Nigrobaetis richardi sp. nov

Nigrobaetis richardi sp. nov is showing the usual combination of nymphal characters for this genus: antennae standing closely together, with a keel between them; labrum with a submarginal arc of one plus two long, simple, stout setae on dorsal surface, and several shorter, stout, simple setae just below; mandibles with stout setae between prostheca and mola; labial palp segment II without protuberance (Fig. 11a, b, d, h). Species of Nigrobaetis Kazlauskas (in Novikova and Kluge), 1987 may be often distinguished by the combination of the number of pairs of gills and the presence or absence of hind protoptera. Nigrobaetis richardi sp. nov. has seven pairs of gills and well developed hind protoptera. From the Afrotropical species we can already exclude N. colonus Gattolliat, 2004 (La Réunion), N. cryptus Gattolliat, 2004 (Madagascar), N. bethuneae Lugo-Ortiz & de Moor, 2000 (Southern Africa) and N. harasab Soldan, 1977 (Sudan) based on these characters. Other Afrotropical species (and from neighboring areas) with seven pairs of gills and hind protoptera are N. vuatazi Gattolliat & Sartori, 2012 (Jordan), N. arabiensis Gattolliat & Sartori, 2008 (UAE) and N. numidicus Soldán & Thomas, 1983 (Algeria). The first two species are differentiated by their stocky tibiae and the last one by the absence of setae between prostheca and mola of the right mandible (Soldán and Thomas 1983; Gattolliat and Sartori 2008; Gattolliat et al. 2012). Further, they have either full grown triangular spines at posterior margin of tergite IV or no spines, and N. richardi sp. nov. has rudimentary spines (Fig. 12d). Nigrobaetis gracilis Bogoescu & Tabacaru, 1957 (Europe, Caucasus, Turkey, Iran) has the most similar morphology to N. richardi sp. nov., but also some clear differences based on the description in Müller-Liebenau (1969: p. 179, figs 140g, h, 141): forefemur with 19–21 stout, clavate, apically serrate setae at the dorsal margin, less at the middle femur and only seven or eight at the hind femur (N. richardi sp. nov. has 8–10 lanceolate, pointed setae at the dorsal margin of all legs; Fig. 12a, b); tibia with row of stout, clavate, apically serrate setae at dorsal margin (N. richardi sp. nov. with only fine, simple setae; Fig. 12a); tergites at posterior margin with long, triangular spines (N. richardi sp. nov. with rudimentary spines at tergites IV and V and without spines at tergites I–III; Fig. 12d).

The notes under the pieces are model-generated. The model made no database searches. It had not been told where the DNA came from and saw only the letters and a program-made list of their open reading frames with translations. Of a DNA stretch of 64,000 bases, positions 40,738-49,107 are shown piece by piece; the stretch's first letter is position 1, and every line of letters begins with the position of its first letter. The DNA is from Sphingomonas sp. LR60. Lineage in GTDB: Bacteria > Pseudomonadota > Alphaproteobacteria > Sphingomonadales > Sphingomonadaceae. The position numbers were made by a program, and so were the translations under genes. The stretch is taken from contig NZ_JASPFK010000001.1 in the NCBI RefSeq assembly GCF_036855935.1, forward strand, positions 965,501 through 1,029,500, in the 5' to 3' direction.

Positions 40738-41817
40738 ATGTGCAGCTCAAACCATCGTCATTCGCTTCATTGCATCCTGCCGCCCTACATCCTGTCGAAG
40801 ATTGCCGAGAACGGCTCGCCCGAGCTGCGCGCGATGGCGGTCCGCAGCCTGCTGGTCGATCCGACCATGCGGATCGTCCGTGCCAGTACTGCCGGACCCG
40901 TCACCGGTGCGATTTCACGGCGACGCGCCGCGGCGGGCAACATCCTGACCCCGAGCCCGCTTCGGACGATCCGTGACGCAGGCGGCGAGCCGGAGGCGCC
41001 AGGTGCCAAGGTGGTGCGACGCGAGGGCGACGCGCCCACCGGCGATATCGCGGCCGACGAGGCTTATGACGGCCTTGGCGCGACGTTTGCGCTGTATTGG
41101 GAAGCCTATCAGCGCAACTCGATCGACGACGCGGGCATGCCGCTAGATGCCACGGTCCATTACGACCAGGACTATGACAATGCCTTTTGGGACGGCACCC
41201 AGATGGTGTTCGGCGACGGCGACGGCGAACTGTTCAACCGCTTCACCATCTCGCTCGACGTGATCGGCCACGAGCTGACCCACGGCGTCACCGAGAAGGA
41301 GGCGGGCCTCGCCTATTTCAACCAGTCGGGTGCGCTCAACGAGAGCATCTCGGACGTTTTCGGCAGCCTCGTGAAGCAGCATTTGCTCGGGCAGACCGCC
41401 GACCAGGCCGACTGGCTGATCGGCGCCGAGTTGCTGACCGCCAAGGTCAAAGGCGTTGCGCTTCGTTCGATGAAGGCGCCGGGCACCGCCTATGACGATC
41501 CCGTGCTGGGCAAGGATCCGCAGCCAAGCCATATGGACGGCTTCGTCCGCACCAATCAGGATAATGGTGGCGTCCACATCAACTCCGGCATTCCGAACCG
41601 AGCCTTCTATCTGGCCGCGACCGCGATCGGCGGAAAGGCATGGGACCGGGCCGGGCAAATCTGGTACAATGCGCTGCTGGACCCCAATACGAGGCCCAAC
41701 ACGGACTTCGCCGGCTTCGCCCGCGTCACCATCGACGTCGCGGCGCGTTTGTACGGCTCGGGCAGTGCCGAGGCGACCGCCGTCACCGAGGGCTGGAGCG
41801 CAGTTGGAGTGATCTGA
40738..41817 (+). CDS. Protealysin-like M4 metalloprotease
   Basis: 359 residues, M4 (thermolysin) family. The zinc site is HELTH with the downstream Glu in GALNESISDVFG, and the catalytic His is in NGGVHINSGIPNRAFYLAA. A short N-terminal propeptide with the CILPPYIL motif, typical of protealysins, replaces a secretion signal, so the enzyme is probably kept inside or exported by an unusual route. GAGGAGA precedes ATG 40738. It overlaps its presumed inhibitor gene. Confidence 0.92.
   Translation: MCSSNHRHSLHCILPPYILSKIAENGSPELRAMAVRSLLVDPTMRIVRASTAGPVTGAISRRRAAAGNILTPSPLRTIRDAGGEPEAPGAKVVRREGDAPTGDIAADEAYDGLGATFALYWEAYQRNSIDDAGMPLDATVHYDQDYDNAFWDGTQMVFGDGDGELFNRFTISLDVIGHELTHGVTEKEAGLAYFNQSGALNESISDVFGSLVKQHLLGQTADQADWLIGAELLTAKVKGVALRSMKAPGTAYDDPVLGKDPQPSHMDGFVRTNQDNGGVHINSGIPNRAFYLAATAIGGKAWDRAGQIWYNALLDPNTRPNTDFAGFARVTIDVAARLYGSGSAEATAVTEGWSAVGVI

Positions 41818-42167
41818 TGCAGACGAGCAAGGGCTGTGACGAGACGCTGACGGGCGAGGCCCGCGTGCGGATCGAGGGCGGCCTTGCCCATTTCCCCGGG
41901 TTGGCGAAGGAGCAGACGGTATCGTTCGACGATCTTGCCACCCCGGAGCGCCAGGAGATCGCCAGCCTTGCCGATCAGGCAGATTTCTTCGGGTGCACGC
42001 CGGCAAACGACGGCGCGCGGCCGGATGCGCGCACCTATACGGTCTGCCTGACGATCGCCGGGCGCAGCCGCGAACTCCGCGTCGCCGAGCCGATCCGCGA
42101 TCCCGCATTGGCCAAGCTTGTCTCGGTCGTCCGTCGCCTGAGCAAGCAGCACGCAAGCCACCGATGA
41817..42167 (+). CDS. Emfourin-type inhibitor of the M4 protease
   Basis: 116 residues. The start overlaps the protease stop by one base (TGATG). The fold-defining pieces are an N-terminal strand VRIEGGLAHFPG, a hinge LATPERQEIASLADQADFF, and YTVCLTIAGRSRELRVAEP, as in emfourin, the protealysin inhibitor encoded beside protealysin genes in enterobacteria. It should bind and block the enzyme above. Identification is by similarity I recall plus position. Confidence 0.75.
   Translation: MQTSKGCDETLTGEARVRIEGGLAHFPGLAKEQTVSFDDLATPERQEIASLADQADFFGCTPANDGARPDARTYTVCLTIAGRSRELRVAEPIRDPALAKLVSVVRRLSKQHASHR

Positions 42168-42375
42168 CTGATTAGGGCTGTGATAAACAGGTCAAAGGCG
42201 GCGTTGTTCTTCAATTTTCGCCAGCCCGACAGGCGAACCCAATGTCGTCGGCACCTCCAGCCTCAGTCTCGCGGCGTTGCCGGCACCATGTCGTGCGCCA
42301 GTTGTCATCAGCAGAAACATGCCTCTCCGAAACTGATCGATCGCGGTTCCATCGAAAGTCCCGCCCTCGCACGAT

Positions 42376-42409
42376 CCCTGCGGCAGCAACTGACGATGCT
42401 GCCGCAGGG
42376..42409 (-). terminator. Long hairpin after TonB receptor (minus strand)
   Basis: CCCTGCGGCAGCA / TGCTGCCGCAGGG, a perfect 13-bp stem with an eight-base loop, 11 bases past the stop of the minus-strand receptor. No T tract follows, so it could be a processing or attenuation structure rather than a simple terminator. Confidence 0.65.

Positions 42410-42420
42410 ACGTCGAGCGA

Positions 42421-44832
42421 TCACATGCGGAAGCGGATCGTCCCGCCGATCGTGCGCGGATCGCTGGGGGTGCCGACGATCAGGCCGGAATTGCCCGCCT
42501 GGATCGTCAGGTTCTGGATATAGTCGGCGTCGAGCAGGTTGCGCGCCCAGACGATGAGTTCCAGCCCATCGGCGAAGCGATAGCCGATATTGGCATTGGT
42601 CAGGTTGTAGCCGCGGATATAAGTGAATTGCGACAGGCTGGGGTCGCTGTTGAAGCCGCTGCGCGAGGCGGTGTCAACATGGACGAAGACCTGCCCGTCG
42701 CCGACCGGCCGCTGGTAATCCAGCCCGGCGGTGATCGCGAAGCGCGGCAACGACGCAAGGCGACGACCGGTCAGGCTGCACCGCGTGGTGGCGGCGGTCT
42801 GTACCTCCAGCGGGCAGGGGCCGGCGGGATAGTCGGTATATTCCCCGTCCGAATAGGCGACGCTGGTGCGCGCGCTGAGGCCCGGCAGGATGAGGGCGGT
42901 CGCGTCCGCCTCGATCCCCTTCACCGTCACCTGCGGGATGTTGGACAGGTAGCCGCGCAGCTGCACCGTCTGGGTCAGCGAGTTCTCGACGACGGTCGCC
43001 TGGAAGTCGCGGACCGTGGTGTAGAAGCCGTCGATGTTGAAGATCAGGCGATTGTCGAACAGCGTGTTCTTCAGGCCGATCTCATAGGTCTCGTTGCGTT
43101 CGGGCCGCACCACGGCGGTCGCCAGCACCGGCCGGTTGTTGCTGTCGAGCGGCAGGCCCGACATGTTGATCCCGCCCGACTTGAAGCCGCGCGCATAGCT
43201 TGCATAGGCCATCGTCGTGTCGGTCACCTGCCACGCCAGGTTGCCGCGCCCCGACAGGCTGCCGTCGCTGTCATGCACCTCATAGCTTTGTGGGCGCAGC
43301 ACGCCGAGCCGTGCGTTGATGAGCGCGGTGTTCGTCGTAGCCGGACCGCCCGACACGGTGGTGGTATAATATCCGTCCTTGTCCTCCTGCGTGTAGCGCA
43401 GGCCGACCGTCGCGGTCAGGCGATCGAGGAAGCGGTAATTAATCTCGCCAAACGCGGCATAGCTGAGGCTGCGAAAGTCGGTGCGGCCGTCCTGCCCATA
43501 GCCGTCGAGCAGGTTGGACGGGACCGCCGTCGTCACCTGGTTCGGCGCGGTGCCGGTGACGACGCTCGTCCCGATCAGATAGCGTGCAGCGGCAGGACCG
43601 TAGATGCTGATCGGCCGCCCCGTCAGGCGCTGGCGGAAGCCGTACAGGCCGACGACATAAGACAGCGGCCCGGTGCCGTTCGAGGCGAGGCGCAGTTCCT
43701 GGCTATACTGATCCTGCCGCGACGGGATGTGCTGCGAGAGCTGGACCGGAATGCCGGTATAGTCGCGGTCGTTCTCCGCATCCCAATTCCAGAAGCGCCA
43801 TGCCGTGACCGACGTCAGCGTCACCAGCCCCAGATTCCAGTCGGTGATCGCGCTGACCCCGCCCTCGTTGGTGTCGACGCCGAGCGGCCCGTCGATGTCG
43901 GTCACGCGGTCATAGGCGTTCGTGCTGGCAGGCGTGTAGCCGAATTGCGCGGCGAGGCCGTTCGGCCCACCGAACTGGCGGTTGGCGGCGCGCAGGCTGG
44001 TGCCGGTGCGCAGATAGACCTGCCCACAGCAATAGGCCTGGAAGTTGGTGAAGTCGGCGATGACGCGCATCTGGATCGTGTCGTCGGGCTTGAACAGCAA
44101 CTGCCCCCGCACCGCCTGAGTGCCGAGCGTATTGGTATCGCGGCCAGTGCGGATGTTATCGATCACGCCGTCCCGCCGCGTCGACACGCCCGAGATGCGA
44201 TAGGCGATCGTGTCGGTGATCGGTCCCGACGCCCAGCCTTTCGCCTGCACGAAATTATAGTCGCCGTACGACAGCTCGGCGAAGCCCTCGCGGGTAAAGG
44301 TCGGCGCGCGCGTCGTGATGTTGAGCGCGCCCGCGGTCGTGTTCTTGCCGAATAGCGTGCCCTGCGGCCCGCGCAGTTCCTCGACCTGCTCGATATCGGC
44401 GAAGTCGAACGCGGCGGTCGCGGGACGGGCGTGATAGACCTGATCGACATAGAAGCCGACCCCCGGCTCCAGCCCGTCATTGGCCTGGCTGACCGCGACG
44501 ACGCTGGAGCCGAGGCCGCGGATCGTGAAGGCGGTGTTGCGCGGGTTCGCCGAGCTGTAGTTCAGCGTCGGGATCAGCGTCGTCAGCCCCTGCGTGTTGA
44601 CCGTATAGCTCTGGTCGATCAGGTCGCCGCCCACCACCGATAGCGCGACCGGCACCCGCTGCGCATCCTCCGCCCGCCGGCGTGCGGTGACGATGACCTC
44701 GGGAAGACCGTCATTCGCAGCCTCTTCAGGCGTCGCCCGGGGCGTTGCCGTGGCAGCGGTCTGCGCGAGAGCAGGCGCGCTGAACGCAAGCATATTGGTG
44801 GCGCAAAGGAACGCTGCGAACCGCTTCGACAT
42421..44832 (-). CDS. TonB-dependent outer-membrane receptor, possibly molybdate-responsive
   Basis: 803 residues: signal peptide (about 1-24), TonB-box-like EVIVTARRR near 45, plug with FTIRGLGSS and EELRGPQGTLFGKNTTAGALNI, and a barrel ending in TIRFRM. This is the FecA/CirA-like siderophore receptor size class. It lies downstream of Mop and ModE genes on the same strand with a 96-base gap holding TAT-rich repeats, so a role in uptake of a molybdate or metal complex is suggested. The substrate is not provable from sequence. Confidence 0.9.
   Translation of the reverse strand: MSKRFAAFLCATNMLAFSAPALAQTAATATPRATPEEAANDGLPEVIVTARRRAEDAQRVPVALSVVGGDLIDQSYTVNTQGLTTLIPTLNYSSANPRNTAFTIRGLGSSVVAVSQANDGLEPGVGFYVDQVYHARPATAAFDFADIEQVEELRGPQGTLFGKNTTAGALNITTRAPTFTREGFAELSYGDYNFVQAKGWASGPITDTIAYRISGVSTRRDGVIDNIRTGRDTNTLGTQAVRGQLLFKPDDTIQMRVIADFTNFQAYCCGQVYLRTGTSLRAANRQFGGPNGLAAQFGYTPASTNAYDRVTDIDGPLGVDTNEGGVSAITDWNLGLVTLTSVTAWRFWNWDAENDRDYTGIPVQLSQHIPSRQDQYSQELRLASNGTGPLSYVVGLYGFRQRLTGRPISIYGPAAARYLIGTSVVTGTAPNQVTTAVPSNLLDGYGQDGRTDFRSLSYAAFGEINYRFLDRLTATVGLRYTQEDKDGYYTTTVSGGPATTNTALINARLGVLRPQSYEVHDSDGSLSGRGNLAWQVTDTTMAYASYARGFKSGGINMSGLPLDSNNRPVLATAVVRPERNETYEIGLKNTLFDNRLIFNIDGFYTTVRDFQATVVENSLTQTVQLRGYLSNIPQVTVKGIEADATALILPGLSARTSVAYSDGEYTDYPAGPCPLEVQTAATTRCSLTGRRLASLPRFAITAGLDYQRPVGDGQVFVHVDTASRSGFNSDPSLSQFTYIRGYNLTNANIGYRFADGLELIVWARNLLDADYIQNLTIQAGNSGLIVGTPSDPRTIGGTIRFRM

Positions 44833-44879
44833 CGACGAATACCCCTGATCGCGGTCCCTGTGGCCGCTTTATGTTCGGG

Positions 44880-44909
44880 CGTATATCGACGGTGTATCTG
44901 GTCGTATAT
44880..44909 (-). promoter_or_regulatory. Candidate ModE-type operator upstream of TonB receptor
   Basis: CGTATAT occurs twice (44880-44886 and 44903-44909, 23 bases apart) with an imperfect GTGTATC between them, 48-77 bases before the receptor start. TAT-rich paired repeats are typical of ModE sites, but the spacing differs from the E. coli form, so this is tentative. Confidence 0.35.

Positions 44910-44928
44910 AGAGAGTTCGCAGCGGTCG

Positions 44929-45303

Potamocloeon (Aquaediva) freitagae

Remarkably, the Malgasy P. (A.) freitagae was also collected in Anjouan (Comoros), but not in the much better sampled Mayotte, which is closer to its type locality. From Madagascar, it was reported from the northernmost end of the island only, living in pools of small streams (JLG, personal observation). Therefore, it is possible that it lives in microhabitats that were not sampled in Mayotte during the long-term repetitive monitoring of freshwater quality based on strict protocols. Additional sampling in Mayotte, including pools of small streams, would be necessary to answer this question.

A thorough comparison of the specimens from Comoros with the type series from Madagascar did not reveal any morphological differences. Nevertheless, we recommend comparing the genetics (COI barcodes) of both populations with new material in the future, especially, if the species is not found on Mayotte at a later point in time.

In the original description of P. (A.) freitagae (Gattolliat 2001a), the mandibles were indicated as similar to P. (A.) bicoloratum, based on specimens on slides, which all had strongly worn mandibles. Based on the material from the Comoros, we re-describe the mandibles (see above): the incisors of both mandibles are blade-like without denticles in P. (A.) freitagae (Fig. 14a, b), but do have denticles in P. bicoloratum (Gattolliat 2001a: figs 3a, 4). In worn condition, they look the same in both species. In Madagascar, Potamocloeon (Aquaediva) pseudogladium (Gattolliat, 2001) also presents bladelike mandibles, but in this species both prosthecas are sticklike and the labrum is very broad (Gattolliat 2001a). We found minute hind protoptera in one specimen of P. (A.) freitagae (Fig. 14e), which probably is an unstable character.

Procloeon (Oculogaster) cylindroculum

Kluge (2016, 2020) reviewed the situation in this genus, described the subgenus Oculogaster Kluge, 2016, and assigned to it, amongst others, two new species from South Africa. Procloeon (O.) cylindroculum can be distinguished from P. (O.) barnardi Kluge, 2020 only by the colouration of the winged stages (Kluge 2020), but we only have nymphs from the Comoros and Mayotte. Therefore, the specific assignment remains provisional. However, P. (O.) cylindroculum is a Panafrotropical species while P. (O.) barnardi is known from South Africa only (Kluge 2020). Therefore, we make the reasonable assumption that the specimens from the Comoros and Mayotte belong to P. cylindroculum. The genus Procloeon Bengtsson, 1915 is not present in Madagascar.

Biogeography